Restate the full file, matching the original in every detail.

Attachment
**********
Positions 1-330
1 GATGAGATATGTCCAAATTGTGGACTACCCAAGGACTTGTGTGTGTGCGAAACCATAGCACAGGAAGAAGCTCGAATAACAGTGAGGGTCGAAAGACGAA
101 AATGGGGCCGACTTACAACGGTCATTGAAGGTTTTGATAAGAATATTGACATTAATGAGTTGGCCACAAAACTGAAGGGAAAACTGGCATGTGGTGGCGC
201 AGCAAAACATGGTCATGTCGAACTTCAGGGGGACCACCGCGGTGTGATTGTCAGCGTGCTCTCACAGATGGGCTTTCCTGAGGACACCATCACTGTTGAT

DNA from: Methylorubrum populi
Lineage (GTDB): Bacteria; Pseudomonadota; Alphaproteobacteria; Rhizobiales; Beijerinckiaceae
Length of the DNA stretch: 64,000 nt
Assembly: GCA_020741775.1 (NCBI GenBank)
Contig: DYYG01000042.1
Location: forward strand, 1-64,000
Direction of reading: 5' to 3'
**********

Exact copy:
Positions 1-330
1 GATGAGATATGTCCAAATTGTGGACTACCCAAGGACTTGTGTGTGTGCGAAACCATAGCACAGGAAGAAGCTCGAATAACAGTGAGGGTCGAAAGACGAA
101 AATGGGGCCGACTTACAACGGTCATTGAAGGTTTTGATAAGAATATTGACATTAATGAGTTGGCCACAAAACTGAAGGGAAAACTGGCATGTGGTGGCGC
201 AGCAAAACATGGTCATGTCGAACTTCAGGGGGACCACCGCGGTGTGATTGTCAGCGTGCTCTCACAGATGGGCTTTCCTGAGGACACCATCACTGTTGAT

DNA from: Methylorubrum populi
Lineage (GTDB): Bacteria; Pseudomonadota; Alphaproteobacteria; Rhizobiales; Beijerinckiaceae
Length of the DNA stretch: 64,000 nt
Assembly: GCA_020741775.1 (NCBI GenBank)
Contig: DYYG01000042.1
Location: forward strand, 1-64,000
Direction of reading: 5' to 3'